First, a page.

To start, it can silence the voices of countless voters when it comes to electing who will lead their nation.  

On top of that, it has a major impact on local officers. During each presidential election, dozens or hundreds of congressional, state, and local offices are on the ballot. If voters are disheartened about casting their ballot because they feel it won’t change who becomes president, this can have severe ramifications for all those other elections.

For example, if you lived in a state like Montana or Missouri in 2020, which were safely Republican on the presidential level, several judicial elections still decided the makeup of the state supreme courts. The jurists up for election would hear vital cases on voting rights and abortion, among others, which would affect the lives of millions. Voters who stayed home because they didn’t feel their vote mattered for the presidential race missed an opportunity to have a say in who was elected to those crucial jurist positions. 

Just because some states’ electoral votes are almost guaranteed to go to a certain presidential candidate doesn’t mean your vote doesn’t matter. For the dozens of candidates and initiatives on your ballots, it can make a life-changing difference. 

The modern Electoral College process largely functions as a formality, existing to confirm the votes of the people of each state for President. Political parties strictly control the selection of their respective electors, and states bind these persons to vote per their voters’ will. Therefore, the Electoral College has no independent power or role in electing a President. It is a device to tally up the states’ votes for president.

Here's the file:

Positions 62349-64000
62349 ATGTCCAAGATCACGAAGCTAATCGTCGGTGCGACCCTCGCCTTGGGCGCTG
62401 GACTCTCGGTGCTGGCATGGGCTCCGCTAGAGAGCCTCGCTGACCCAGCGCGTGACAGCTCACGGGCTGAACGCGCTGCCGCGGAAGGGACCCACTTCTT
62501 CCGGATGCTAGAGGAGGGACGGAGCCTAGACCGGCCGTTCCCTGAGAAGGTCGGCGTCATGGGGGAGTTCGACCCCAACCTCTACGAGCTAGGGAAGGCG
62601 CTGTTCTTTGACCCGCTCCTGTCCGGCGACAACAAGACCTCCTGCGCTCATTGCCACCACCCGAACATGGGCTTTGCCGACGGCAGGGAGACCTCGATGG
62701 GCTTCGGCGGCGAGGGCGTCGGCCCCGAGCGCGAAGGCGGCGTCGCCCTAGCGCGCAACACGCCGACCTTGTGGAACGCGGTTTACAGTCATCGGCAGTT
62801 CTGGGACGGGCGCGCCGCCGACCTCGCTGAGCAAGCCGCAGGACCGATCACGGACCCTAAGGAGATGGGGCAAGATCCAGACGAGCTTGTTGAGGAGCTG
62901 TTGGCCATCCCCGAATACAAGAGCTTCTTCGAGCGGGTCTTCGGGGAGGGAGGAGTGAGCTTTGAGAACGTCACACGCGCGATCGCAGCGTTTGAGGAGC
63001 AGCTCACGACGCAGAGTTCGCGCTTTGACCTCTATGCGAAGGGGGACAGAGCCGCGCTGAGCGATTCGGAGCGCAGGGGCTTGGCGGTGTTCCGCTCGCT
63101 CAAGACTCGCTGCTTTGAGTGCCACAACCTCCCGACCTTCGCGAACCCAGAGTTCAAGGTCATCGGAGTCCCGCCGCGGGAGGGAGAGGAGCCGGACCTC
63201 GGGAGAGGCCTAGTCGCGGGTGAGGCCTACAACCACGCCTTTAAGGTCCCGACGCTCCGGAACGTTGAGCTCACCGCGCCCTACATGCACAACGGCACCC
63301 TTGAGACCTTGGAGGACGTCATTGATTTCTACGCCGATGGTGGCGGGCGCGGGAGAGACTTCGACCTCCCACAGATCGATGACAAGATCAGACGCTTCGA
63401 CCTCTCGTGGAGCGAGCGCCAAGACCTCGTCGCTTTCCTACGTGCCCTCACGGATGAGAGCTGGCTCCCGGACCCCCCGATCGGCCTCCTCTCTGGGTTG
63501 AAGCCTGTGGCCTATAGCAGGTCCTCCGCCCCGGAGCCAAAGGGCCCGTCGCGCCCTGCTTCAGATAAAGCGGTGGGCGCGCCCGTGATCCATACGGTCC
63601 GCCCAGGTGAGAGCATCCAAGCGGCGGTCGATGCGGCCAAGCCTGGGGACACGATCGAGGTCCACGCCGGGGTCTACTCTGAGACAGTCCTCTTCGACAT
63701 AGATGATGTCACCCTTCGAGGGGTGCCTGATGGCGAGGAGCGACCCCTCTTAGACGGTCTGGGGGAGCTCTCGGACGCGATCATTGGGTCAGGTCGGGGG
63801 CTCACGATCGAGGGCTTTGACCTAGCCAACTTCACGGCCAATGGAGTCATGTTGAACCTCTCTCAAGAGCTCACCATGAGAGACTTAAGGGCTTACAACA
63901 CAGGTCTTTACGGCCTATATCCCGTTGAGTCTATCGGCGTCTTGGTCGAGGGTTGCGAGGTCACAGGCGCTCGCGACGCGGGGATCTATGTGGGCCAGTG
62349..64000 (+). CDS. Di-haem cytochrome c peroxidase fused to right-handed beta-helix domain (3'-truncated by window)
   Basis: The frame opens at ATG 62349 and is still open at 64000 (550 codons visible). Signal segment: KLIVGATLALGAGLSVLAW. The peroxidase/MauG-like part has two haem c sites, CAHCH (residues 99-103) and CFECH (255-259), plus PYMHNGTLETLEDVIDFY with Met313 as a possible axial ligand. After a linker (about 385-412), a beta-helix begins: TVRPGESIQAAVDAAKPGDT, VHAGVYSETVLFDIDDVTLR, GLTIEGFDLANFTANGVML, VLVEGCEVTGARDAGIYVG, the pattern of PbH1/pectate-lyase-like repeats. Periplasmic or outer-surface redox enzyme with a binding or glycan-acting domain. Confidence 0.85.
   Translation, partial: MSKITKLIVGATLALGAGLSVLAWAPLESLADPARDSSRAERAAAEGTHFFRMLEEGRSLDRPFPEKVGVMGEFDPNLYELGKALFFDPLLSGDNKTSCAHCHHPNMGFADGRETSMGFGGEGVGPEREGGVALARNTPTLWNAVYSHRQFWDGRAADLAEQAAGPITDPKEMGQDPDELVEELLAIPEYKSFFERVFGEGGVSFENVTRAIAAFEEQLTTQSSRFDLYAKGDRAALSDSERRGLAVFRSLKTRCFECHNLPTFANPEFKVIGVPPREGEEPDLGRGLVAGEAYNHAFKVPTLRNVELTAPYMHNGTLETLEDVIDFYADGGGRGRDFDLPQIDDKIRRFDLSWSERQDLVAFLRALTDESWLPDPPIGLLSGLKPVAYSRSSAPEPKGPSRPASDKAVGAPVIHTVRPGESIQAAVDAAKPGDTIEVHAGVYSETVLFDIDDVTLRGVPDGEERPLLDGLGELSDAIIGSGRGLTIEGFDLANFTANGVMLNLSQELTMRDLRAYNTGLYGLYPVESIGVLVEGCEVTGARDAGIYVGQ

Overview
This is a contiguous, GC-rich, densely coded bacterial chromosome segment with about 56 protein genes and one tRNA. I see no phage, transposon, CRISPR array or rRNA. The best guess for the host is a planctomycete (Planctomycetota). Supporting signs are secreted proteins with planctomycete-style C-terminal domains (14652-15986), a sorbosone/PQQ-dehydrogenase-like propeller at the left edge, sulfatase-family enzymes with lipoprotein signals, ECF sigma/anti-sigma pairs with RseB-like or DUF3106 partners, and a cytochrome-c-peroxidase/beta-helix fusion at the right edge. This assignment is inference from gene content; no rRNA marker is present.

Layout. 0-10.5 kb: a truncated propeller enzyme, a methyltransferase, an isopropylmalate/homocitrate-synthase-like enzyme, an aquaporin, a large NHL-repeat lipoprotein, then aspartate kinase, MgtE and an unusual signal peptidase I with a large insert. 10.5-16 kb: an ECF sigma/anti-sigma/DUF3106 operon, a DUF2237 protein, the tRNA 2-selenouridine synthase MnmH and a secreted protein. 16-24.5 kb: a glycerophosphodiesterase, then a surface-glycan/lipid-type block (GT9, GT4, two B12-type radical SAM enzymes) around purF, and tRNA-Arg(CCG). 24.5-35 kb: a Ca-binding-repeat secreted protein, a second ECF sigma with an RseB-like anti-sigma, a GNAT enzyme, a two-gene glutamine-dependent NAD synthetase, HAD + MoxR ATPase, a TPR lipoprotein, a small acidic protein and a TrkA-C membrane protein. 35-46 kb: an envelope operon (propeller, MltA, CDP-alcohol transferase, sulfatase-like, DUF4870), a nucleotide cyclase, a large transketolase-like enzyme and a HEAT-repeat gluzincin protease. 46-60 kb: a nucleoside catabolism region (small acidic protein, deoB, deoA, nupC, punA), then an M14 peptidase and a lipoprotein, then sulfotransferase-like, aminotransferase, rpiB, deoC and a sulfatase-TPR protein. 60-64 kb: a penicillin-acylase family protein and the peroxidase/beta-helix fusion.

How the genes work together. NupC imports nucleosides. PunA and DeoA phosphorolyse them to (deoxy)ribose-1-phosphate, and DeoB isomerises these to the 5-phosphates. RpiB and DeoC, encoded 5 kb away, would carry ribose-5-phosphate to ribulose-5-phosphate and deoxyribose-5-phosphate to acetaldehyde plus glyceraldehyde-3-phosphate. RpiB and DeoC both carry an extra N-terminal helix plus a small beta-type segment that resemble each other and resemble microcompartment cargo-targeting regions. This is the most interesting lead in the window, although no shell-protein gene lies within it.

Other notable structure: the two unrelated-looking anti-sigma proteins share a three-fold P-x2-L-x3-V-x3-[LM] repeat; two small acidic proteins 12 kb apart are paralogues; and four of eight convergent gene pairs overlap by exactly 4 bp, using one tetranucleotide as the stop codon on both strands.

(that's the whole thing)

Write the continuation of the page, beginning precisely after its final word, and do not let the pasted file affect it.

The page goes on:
However, while the Electoral Count Reform Act of 2022 closed some loopholes that the January 6 plot tried to exploit, the fundamental structure of the Electoral College creates perverse incentives and remains a danger to American democracy. This risk, along with the Electoral College’s racist origins, will be explored in further installments of this series.  

Donate to support our work

to empower voters and defend democracy.